Jeffrey Nowak
scottsdale, arizona —  May 25, 2007 1:24am ET
so much whining...it's really remarkable. and yet, i'll bet you would all like to taste the wine, wouldn't you? well, i would too, only i decided to make certain i will by purchasing my allocation. i'll bet that most people taking a swipe at levy mcclellan are not even on the list, and therefore never even had an offer to buy! if you passed on your offer, THEN you can complain about the price, if that was your reason for not purchasing. i especially enjoyed the ego vs. brain comment. so i guess people buying first growth bordeaux, petrus, and DRC are idiots, too, right? phelps cab? at least drink something decent as an alternative.
David A Zajac
May 25, 2007 8:44am ET
Jeffrey, are you really comparing Levy-McClellan to Petrus, DRC or the first growths? Seriously? If so, on what grounds? As for buying the wine, it was offered to me and I passed, although I have no problem with anyone that bot it - lets face it, if I made Bill Gates type money I would have to, but I don't and passed. The argument goes something like what on earth are they thinking that they would justify that price for an initial release. Obviously a few good barrel sample reviews and the name recoginition of the winemakers, but no matter how you slice it, the price is silly - then again, its all sold out! Anyone complaining about the cost of wine should mark this day as its bad for the industry and wine consumers in general and if you don't see that, then you must really be Bill Gates.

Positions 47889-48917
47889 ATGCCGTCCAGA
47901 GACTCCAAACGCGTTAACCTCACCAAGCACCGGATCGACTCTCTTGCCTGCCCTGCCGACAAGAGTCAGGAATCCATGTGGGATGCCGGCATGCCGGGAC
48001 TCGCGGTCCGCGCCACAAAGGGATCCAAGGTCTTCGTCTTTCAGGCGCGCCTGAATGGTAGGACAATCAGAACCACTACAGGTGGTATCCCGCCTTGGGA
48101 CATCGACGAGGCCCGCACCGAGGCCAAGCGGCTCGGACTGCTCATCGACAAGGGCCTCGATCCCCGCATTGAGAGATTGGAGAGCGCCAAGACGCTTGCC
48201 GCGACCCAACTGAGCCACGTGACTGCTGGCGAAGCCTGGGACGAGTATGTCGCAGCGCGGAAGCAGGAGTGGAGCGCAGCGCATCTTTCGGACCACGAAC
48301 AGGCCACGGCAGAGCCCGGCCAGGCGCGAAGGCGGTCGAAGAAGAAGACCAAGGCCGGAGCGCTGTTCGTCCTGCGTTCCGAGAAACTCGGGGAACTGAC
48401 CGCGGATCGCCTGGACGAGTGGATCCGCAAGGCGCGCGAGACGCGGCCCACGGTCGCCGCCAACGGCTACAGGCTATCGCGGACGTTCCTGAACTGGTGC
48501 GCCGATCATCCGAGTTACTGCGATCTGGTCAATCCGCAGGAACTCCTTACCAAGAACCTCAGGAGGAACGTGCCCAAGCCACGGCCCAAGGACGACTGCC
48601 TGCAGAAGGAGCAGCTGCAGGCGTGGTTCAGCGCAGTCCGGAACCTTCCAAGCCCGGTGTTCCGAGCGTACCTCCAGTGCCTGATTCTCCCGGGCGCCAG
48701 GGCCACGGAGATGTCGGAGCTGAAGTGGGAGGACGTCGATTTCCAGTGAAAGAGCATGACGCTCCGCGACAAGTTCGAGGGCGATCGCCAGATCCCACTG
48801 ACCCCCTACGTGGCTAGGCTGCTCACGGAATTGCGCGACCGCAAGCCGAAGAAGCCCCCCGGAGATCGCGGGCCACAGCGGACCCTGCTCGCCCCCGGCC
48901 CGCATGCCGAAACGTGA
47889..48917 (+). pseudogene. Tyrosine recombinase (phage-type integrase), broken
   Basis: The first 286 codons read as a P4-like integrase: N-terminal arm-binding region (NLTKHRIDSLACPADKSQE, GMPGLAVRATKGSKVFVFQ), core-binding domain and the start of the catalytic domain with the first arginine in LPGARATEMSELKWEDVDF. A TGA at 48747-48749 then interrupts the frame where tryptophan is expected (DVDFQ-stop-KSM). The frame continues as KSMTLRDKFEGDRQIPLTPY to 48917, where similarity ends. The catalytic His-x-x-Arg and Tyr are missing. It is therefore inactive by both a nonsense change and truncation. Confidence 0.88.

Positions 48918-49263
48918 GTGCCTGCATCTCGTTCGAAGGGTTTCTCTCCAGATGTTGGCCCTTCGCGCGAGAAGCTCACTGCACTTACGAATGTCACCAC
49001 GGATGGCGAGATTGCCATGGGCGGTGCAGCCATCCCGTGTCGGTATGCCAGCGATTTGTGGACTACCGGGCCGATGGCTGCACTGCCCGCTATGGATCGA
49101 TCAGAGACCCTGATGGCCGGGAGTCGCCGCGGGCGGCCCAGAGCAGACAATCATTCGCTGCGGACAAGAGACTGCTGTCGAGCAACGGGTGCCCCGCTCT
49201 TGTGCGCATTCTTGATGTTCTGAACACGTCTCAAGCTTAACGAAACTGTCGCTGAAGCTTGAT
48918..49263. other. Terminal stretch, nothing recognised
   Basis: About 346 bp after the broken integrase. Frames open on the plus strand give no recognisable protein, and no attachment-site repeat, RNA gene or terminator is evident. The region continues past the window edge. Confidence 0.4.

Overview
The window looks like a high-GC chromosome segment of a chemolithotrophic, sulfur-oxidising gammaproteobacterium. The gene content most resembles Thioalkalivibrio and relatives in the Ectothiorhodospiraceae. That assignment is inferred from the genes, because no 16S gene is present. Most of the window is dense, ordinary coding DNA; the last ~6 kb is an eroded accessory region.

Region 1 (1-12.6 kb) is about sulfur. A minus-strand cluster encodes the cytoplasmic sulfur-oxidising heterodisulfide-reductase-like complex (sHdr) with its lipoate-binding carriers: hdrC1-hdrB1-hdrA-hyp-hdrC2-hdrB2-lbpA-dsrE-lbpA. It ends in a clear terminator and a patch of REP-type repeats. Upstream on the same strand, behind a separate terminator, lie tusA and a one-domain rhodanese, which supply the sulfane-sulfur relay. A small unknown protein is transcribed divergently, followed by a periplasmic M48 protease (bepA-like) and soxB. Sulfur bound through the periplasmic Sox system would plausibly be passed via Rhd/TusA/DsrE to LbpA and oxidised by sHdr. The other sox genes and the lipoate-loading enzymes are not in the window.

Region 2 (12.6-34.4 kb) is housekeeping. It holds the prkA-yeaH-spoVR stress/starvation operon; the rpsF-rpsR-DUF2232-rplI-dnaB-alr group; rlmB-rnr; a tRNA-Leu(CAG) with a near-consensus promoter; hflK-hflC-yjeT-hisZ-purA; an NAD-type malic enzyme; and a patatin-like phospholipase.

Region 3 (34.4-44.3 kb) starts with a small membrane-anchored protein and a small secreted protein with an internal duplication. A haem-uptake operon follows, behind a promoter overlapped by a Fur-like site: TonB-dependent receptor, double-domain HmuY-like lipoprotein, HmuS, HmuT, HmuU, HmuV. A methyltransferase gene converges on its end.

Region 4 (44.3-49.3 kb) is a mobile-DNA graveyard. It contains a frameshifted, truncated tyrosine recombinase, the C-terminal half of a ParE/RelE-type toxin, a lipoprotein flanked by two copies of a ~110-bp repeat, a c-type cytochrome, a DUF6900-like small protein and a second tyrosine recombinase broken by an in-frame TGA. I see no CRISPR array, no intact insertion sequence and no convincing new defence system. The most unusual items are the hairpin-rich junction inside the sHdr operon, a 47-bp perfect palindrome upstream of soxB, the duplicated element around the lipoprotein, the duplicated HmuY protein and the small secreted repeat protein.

Totv
La Quinta, CA —  June 8, 2007 4:29pm ET
I hate to say this everyone.....WINE SPECTATOR is NOT the end all for scores. Remember Scarecrow? 88 points WS 98 points Parker. Here is Parker's tasting note on the '04 LM....The debut vintage, the 2004 Cabernet Sauvignon, will be bottled, without fining or filtration, in January, 2007. An amazing effort, it boasts a deep purple color as well as a gorgeous perfume of scorched earth (reminiscent of a Graves wine from Bordeaux), espresso roast, creme de cassis, licorice, new saddle leather, flowers, and chocolate. This powerful, rich wine cuts a broad swath across the palate, but is neither heavy nor excessive. A beautiful integration of acidity, wood, alcohol, and tannin result in an impressively endowed, fabulously concentrated, compelling Cabernet Sauvignon that should drink reasonably well young, yet age for 15-20 years. These wines are primarily sold via the winery¿s mailing list. If that doesn't sound good then don't buy. Pretty simple to me.
Eric Swanson
Westlake —  February 14, 2008 9:56am ET
James,

Received my offering for 2005 L&M and it's priced at $400 / bottle. I think to myself will the price consistently increase annually $50? By 2014 we could be talking about a $700 bottle. Do the wine makers ever take into account the state of the economy as a whole in determining prices, being on the brink of a possible recession?

I guess it's all a matter of supply and demand. When you have the demand for a product, the price will rise.

Cheers,Eric
James Laube
Napa, CA —  February 14, 2008 11:16am ET
Eric, I'm sure they do, though getting into the wine business is a big risk (as is starting most businesses), so there's also the possibility their business model might fail.